If you look at the manual for the Belt Drive (available here) there are several different actions which are listed as improper handling of a belt that may cause damage: crimping, twisting, back bending, inverting, zip tying, using as a wrench, mounting with a lever, or mounting by spinning the cranks. If any of those happen to your belt it is considered damaged and needs to be replaced (Page 5-7). While this may not be of much concern to the average rider, what if you wanted to carry a spare? Can you store the spare in your panniers in a fashion that does not violate any of the above? Basically, if any force is applied to the belt other than driving a bicycle it may be damaged.

Further in the manual, on page 34 it describes other scenarios that may damage the belt and require replacement: “… if a stone, a root, or a piece of clothing has been caught in the belt and pulled between the belt and the sprocket.” At this point it is advised that you always replace the belt. So let me think on this a minute. Do I want the drivetrain of my bicycle to require replacement because my pant leg got caught between the sprocket and the belt? Or if a rock drops on to the belt and rides through the sprocket? For a touring bike, no, and I don’t want to be stranded somewhere in the world waiting for a new belt to be shipped to me.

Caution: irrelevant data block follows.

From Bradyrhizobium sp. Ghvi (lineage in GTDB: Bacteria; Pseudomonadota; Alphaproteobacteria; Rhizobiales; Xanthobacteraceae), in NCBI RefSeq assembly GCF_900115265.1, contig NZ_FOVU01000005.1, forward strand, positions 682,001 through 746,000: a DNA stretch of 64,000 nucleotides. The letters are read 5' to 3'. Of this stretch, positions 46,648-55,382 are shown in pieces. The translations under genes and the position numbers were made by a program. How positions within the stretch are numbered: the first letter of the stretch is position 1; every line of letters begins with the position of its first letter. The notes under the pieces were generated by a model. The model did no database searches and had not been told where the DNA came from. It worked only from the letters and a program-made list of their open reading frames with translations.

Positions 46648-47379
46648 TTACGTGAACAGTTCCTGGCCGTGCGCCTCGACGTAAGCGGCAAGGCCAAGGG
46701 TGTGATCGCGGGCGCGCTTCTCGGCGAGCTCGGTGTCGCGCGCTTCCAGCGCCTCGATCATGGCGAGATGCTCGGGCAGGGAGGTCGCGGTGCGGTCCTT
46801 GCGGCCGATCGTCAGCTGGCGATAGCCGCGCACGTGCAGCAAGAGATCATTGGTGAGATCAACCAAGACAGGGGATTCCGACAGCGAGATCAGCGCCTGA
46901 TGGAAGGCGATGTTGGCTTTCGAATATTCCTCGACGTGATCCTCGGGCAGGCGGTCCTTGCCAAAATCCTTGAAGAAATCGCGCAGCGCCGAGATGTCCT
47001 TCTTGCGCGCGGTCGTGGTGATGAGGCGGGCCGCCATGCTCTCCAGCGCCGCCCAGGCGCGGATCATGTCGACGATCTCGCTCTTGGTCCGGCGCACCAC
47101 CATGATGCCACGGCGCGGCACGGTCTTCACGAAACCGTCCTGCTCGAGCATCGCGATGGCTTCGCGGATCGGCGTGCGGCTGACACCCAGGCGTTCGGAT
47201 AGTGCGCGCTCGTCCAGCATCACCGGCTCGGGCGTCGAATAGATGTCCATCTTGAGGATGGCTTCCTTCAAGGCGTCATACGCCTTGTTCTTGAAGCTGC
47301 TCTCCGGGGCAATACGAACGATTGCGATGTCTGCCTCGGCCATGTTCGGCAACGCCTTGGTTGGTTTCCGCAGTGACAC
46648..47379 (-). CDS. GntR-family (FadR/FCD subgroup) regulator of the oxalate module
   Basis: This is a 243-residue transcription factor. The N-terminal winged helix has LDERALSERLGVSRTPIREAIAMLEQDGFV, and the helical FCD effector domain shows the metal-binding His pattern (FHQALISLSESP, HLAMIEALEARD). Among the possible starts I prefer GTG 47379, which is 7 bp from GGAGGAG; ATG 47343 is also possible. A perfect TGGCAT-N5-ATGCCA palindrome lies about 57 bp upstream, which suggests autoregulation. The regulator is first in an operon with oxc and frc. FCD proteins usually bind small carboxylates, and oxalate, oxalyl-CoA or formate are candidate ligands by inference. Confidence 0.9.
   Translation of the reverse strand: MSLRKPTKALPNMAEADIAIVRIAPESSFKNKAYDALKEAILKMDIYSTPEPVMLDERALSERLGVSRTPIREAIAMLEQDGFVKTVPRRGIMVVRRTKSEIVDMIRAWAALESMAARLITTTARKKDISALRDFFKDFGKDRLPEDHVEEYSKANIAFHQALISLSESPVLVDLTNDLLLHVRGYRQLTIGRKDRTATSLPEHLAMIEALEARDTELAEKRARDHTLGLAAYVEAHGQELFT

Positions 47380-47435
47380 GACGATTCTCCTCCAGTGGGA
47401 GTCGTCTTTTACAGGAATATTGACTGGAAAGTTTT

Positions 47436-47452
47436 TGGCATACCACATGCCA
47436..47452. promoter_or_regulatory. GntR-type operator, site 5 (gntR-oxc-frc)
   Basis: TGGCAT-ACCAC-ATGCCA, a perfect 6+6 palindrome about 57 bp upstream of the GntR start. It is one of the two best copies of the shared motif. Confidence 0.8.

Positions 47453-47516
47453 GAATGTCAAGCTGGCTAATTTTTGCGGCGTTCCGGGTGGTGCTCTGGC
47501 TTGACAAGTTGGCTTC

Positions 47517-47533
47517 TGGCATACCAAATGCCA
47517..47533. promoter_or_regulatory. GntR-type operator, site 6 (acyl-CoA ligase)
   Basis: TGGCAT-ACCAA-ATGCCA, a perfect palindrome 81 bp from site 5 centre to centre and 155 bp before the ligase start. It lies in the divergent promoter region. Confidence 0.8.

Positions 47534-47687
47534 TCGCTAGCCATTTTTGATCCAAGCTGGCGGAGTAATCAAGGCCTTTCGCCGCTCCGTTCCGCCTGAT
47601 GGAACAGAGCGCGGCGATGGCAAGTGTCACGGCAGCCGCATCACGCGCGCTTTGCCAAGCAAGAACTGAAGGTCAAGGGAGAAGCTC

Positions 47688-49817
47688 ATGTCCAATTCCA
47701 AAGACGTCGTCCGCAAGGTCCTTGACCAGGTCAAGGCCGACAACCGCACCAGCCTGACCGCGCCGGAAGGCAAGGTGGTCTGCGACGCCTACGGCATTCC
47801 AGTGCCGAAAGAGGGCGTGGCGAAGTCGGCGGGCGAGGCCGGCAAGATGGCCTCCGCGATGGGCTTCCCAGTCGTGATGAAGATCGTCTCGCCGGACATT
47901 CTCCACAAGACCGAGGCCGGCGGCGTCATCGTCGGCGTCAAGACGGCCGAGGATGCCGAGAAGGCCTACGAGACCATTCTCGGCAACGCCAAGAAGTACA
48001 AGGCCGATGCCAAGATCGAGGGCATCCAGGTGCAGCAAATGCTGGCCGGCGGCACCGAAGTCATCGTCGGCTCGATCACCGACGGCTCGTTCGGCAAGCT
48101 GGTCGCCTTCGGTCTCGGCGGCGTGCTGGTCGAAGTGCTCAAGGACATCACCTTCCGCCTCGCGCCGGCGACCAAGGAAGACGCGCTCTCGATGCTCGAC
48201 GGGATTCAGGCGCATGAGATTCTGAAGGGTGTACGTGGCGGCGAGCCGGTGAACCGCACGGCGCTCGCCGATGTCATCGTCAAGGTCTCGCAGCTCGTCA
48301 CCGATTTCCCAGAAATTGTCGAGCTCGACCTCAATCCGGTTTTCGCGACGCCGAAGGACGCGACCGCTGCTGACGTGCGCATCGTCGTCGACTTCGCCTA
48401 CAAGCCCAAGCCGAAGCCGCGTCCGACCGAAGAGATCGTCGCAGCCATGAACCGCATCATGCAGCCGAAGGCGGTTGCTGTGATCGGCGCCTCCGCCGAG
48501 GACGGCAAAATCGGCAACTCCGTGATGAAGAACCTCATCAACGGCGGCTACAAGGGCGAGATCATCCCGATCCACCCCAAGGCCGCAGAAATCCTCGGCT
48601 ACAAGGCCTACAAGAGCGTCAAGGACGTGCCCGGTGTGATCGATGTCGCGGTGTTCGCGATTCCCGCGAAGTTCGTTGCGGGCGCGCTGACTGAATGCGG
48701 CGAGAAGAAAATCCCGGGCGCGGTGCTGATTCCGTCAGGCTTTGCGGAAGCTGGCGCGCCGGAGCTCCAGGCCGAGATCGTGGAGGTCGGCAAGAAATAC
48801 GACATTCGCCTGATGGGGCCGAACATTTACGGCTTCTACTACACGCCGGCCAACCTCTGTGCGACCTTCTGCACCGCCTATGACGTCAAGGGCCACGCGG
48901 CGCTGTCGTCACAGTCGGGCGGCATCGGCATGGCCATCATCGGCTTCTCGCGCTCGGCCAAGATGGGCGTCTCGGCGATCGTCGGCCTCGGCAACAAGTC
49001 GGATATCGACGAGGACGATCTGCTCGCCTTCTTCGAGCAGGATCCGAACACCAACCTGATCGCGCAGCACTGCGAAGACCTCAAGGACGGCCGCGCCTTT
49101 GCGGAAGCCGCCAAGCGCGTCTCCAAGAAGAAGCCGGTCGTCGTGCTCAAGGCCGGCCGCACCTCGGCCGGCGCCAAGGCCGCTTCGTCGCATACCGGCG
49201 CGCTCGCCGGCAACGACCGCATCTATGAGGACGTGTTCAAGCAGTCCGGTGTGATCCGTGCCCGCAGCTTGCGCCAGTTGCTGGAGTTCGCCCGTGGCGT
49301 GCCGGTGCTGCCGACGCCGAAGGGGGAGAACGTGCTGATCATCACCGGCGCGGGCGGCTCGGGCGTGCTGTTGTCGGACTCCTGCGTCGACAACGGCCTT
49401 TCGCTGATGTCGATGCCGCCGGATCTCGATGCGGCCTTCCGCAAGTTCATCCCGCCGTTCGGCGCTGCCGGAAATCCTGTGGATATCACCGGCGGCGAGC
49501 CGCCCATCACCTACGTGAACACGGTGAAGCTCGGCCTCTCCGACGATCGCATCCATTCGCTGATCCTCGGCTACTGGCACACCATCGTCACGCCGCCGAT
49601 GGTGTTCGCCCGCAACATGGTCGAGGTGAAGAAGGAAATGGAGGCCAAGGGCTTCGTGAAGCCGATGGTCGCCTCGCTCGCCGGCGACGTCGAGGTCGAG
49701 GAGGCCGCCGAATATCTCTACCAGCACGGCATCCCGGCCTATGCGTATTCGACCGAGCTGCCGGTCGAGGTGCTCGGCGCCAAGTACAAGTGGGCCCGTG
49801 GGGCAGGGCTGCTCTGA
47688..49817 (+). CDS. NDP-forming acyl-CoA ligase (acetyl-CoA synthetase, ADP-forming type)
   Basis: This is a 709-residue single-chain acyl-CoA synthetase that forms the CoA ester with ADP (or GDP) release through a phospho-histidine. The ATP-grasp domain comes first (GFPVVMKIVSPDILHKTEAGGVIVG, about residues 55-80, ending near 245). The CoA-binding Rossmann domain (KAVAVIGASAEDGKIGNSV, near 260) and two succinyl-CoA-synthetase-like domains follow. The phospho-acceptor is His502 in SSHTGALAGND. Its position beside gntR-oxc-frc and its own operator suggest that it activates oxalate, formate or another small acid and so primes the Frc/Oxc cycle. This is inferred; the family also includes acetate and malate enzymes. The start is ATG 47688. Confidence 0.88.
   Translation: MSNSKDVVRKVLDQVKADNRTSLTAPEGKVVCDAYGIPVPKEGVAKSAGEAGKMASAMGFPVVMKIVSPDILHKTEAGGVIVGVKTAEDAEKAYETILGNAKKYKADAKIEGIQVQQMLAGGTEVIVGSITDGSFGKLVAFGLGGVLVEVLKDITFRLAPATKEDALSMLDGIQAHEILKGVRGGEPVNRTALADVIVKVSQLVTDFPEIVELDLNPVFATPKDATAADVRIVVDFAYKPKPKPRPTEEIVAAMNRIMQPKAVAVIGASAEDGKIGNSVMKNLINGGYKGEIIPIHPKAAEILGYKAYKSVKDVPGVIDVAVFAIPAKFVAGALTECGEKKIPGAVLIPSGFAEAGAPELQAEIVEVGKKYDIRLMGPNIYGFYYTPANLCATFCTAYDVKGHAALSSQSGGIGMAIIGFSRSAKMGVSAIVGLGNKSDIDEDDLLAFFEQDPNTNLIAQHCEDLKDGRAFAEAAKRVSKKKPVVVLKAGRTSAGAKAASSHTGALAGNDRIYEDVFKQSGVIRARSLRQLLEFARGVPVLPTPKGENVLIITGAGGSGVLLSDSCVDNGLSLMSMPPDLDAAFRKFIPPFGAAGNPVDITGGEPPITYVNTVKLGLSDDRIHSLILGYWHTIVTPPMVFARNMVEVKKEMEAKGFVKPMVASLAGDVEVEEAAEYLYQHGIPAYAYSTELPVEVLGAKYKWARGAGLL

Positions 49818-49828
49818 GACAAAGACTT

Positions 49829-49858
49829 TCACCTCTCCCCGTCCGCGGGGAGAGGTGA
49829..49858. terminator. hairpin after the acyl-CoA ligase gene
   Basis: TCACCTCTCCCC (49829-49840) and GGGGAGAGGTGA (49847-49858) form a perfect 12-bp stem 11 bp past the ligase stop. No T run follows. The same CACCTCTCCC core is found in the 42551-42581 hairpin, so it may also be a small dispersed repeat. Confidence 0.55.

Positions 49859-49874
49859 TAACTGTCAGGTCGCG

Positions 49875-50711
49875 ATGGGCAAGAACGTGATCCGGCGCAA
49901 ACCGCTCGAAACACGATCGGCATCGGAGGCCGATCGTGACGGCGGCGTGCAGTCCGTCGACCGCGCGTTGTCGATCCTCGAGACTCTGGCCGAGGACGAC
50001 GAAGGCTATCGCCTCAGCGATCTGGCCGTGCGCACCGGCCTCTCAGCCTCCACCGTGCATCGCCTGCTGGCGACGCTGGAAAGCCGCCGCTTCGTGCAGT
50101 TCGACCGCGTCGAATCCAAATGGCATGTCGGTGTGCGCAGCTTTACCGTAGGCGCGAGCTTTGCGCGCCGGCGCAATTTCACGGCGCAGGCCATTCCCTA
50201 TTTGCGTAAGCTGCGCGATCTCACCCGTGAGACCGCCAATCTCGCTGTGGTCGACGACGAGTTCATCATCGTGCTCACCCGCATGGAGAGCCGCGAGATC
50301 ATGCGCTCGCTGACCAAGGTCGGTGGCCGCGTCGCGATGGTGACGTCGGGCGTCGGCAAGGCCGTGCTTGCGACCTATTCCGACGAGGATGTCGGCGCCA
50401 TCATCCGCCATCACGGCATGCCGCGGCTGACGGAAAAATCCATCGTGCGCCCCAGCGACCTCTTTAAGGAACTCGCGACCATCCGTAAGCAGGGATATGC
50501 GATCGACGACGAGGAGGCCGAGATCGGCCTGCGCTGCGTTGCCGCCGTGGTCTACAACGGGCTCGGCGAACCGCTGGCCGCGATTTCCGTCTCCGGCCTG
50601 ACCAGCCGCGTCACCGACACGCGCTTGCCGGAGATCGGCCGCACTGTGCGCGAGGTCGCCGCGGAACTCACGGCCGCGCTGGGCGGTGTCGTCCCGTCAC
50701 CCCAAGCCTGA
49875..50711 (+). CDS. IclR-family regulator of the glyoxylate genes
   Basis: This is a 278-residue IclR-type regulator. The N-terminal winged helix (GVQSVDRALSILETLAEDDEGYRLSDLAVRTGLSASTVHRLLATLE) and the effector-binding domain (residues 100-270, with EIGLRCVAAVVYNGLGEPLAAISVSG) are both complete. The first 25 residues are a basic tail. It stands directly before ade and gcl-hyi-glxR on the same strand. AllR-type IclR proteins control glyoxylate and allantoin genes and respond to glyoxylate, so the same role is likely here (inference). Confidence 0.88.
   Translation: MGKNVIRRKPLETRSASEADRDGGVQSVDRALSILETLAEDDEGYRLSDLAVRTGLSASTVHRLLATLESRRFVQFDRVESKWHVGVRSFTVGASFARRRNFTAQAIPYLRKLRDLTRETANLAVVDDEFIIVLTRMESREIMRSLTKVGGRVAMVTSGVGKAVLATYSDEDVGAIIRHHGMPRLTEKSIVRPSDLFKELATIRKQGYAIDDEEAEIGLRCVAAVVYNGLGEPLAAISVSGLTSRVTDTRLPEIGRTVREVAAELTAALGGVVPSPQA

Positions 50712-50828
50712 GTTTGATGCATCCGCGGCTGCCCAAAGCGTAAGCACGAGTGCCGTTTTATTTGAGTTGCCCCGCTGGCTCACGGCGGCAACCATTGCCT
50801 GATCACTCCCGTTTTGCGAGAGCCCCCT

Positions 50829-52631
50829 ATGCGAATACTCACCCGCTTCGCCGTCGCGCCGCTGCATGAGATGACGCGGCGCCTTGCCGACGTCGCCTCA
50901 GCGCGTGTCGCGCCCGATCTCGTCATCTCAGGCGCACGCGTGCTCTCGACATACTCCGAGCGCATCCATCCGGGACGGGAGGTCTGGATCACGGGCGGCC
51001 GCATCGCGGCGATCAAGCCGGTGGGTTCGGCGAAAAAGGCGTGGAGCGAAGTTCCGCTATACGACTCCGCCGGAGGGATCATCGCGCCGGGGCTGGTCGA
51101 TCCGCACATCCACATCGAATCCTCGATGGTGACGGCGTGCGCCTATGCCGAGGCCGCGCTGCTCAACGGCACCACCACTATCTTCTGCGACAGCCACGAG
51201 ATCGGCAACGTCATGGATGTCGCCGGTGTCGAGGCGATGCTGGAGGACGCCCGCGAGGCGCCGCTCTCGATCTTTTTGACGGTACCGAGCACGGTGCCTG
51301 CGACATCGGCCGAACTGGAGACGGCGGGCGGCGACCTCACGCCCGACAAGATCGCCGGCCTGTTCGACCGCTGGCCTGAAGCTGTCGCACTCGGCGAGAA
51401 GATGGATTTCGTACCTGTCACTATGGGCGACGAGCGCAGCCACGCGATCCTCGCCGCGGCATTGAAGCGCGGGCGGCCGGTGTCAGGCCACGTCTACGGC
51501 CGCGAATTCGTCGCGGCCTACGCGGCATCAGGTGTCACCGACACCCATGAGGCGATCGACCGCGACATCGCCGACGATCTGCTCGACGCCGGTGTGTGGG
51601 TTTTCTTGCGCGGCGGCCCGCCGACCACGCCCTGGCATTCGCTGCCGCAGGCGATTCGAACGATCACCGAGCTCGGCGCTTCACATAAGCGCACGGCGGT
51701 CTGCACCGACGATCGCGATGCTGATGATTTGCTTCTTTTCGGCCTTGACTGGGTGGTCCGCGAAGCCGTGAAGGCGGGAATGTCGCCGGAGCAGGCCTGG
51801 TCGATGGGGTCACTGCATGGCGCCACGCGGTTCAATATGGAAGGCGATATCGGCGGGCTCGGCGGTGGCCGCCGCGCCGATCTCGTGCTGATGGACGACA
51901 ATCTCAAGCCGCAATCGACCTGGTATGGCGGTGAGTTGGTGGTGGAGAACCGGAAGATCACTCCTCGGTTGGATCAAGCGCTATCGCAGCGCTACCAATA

Another concern of mine is that the belt is tensioned much tighter than a bicycle chain. I have seen numbers in the range of 85-100 pounds of force being quoted for the tension. That tension is always there placing stress on the bearings of the drivetrain. Additionally, checking that tension is covered on page 15-19 which requires one of two special tools, or that you apply 20 to 45 Newtons of force (~10lbs) and measure that the belt deflects approximately 10mm. Once again I feel that this may be fine for a normal around town bicycle, but on a tour I would prefer not to be dealing with this.

And the last straw for me is that the belt requires a break in the frame. Because the belt is one solid piece the rear triangle must be capable of being separated to allow the belt to be installed and removed. Placing a break in the rear triangle of the frame seems like a less than desirable option on a bicycle that you want to take to the end of the world and back.